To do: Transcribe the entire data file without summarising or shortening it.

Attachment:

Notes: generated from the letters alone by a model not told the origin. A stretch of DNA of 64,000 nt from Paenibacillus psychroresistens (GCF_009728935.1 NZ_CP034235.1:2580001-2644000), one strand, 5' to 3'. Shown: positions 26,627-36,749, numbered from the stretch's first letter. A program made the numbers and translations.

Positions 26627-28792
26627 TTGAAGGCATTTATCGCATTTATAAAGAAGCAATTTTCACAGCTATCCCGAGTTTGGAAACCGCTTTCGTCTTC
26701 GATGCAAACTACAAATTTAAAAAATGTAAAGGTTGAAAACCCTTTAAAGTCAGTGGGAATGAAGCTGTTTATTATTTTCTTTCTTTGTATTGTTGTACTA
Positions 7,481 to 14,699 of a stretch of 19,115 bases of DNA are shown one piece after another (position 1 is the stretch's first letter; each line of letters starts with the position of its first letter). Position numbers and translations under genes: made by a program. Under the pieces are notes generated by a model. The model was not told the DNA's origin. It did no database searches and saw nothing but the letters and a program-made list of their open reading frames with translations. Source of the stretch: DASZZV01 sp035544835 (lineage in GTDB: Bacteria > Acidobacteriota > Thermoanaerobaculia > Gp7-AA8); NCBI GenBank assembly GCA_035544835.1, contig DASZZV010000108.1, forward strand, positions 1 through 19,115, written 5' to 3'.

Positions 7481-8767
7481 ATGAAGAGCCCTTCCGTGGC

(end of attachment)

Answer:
Notes: generated from the letters alone by a model not told the origin. A stretch of DNA of 64,000 nt from Paenibacillus psychroresistens (GCF_009728935.1 NZ_CP034235.1:2580001-2644000), one strand, 5' to 3'. Shown: positions 26,627-36,749, numbered from the stretch's first letter. A program made the numbers and translations.

Positions 26627-28792
26627 TTGAAGGCATTTATCGCATTTATAAAGAAGCAATTTTCACAGCTATCCCGAGTTTGGAAACCGCTTTCGTCTTC
26701 GATGCAAACTACAAATTTAAAAAATGTAAAGGTTGAAAACCCTTTAAAGTCAGTGGGAATGAAGCTGTTTATTATTTTCTTTCTTTGTATTGTTGTACTA
Positions 7,481 to 14,699 of a stretch of 19,115 bases of DNA are shown one piece after another (position 1 is the stretch's first letter; each line of letters starts with the position of its first letter). Position numbers and translations under genes: made by a program. Under the pieces are notes generated by a model. The model was not told the DNA's origin. It did no database searches and saw nothing but the letters and a program-made list of their open reading frames with translations. Source of the stretch: DASZZV01 sp035544835 (lineage in GTDB: Bacteria > Acidobacteriota > Thermoanaerobaculia > Gp7-AA8); NCBI GenBank assembly GCA_035544835.1, contig DASZZV010000108.1, forward strand, positions 1 through 19,115, written 5' to 3'.

Positions 7481-8767
7481 ATGAAGAGCCCTTCCGTGGC